The Psychology of Availability
For example, people:
believe that they use their bicycles less often after recalling many rather than few instances
are less confident in a choice when they are asked to produce more arguments to support it
are less confident that an event was avoidable after listing more ways it could have been avoided
are less impressed by a car after listing many of its advantages
The difficulty of coming up with more examples surprises people, and they subsequently change their judgement.
The following are some conditions in which people "go with the flow" and are affected more strongly by ease of retrieval than by the content they retrieved:
when they are engaged in another effortful task at the same time
when they are in a good mood because they just thought of a happy episode in their life
if they score low on a depression scale
if they are knowledgeable novices on the topic of the task, in contrast to true experts
when they score high on a scale of faith in intuition
if they are (or are made to feel) powerful
Chapter 13: Availability, Emotion, and Risk
The affect heuristic is an instance of substitution, in which the answer to an easy question (How do I feel about it?) serves as an answer to a much harder question (What do I think about it?).
Experts sometimes measure things more objectively, weighing total number of lives saved, or something similar, while many citizens will judge “good” and “bad” types of deaths.
An availability cascade is a self-sustaining chain of events, which may start from media reports of a relatively minor event and lead up to public panic and large-scale government action.
The Alar tale illustrates a basic limitation in the ability of our mind to deal with small risks: we either ignore them altogether or give them far too much weight—nothing in between.
In today’s world, terrorists are the most significant practitioners of the art of inducing availability cascades.
Psychology should inform the design of risk policies that combine the experts’ knowledge with the public’s emotions and intuitions.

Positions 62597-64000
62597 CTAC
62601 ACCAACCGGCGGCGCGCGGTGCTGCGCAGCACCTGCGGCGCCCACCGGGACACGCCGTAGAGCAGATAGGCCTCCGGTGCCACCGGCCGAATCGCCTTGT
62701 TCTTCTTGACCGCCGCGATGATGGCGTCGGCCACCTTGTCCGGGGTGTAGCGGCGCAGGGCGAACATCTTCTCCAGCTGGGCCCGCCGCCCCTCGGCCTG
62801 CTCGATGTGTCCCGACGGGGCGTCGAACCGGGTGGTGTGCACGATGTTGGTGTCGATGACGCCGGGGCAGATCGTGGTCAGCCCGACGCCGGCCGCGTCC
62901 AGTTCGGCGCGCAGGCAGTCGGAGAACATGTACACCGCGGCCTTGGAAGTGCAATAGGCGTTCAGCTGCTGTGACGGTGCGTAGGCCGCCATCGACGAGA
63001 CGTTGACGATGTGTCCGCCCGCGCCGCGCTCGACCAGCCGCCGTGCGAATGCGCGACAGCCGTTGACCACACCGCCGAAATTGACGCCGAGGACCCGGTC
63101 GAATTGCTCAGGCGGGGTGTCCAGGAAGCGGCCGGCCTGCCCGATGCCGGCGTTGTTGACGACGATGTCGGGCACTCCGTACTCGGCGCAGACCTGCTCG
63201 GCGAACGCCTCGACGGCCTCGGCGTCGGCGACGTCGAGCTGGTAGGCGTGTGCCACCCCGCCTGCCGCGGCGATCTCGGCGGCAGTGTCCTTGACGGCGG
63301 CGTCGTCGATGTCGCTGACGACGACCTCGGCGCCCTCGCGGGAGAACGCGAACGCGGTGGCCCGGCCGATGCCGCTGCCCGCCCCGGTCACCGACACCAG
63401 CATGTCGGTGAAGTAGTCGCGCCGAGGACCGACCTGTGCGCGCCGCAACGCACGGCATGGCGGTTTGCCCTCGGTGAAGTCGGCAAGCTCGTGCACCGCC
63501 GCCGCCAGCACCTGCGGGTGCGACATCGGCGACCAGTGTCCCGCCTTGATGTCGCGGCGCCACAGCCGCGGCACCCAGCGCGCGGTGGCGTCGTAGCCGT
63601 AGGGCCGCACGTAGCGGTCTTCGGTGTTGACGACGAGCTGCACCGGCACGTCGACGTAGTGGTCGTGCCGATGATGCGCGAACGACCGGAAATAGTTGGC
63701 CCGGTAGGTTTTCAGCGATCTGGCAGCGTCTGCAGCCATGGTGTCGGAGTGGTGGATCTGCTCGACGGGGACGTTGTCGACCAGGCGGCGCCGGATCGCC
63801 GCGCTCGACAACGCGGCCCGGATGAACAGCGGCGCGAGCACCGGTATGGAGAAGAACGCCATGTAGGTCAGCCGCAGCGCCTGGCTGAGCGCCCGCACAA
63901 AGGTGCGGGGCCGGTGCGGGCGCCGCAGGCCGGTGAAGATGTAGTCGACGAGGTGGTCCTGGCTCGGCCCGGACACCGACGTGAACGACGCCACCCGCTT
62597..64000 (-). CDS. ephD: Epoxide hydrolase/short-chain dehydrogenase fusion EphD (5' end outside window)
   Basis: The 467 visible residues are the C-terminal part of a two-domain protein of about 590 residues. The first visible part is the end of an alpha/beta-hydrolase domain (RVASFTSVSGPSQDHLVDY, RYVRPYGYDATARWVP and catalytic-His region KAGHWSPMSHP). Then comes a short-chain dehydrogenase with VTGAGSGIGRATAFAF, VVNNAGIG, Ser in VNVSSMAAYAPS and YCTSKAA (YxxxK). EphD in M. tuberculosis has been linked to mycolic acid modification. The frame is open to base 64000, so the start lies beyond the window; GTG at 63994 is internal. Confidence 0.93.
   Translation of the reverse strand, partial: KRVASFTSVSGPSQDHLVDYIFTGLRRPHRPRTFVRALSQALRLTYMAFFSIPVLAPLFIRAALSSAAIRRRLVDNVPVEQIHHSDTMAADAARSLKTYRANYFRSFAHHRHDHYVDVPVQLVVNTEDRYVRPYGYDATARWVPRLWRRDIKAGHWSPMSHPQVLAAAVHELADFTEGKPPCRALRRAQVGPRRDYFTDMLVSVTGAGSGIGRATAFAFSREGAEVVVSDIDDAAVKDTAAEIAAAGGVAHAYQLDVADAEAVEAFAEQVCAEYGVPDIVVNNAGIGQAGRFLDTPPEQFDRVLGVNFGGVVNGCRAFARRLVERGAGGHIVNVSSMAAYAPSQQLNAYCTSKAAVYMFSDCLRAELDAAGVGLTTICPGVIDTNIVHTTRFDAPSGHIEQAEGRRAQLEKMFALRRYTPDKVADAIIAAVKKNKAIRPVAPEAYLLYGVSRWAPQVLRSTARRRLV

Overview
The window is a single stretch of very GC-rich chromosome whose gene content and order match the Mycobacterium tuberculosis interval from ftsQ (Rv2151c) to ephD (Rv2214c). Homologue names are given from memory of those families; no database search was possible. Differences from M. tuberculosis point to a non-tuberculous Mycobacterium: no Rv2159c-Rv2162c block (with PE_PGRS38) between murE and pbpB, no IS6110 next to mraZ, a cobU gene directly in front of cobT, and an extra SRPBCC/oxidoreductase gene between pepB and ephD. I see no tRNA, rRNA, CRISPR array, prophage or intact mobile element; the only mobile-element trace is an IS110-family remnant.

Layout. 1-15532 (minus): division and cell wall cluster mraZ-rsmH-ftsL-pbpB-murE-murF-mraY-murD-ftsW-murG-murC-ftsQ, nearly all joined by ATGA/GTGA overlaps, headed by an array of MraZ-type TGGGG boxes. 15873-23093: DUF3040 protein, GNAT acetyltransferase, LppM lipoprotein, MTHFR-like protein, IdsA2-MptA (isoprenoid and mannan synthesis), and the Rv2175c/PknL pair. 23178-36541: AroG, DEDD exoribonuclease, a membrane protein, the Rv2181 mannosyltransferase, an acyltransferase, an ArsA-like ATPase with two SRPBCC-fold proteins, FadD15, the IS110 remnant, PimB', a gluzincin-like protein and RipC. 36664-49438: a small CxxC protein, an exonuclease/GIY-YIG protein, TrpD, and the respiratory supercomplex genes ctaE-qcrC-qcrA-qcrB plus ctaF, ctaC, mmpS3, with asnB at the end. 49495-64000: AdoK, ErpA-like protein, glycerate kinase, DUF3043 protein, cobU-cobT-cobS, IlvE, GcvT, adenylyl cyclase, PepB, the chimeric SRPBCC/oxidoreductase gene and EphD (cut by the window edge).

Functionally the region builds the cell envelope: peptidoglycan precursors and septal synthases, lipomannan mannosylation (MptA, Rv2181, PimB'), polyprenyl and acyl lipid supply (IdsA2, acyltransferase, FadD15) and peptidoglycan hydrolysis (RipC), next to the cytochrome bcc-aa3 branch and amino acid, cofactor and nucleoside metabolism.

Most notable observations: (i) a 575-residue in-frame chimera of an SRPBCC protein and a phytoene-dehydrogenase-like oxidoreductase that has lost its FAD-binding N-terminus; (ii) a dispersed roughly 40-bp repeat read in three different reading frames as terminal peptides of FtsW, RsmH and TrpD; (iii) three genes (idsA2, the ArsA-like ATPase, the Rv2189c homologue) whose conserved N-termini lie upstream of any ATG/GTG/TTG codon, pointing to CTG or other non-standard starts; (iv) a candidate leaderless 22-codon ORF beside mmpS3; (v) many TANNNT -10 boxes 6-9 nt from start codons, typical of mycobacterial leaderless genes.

Chapter 14: Tom W’s Specialty
The representativeness heuristic is involved when someone says "She will win the election; you can see she is a winner" or "He won’t go far as an academic; too many tattoos."
One sin of representativeness is an excessive willingness to predict the occurrence of unlikely (low base-rate) events. Here is an example: you see a person reading The New York Times on the New York subway. Which of the following is a better bet about the reading stranger?
She has a PhD.
She does not have a college degree.
Representativeness would tell you to bet on the PhD, but this is not necessarily wise. You should seriously consider the second alternative, because many more nongraduates than PhDs ride in New York subways.
The second sin of representativeness is insensitivity to the quality of evidence.
There is one thing you can do when you have doubts about the quality of the evidence: let your judgments of probability stay close to the base rate.
The essential keys to disciplined Bayesian reasoning can be simply summarized:
Anchor your judgment of the probability of an outcome on a plausible base rate.
Question the diagnosticity of your evidence. [tk diagnosticity definition]
Chapter 15: Linda: Less is More
When you specify a possible event in greater detail you can only lower its probability. The problem therefore sets up a conflict between the intuition of representativeness and the logic of probability.
conjunction fallacy: when people judge a conjunction of two events to be more probable than one of the events in a direct comparison.
Representativeness belongs to a cluster of closely related basic assessments that are likely to be generated together. The most representative outcomes combine with the personality description to produce the most coherent stories. The most coherent stories are not necessarily the most probable, but they are plausible, and the notions of coherence, plausibility, and probability are easily confused by the unwary.
Chapter 17: Regression to the Mean
An important principle of skill training: rewards for improved performance work better than punishment of mistakes. This proposition is supported by much evidence from research on pigeons, rats, humans, and other animals.
Talent and Luck
My favourite equations:
success = talent + luck
great success = a little more talent + a lot of luck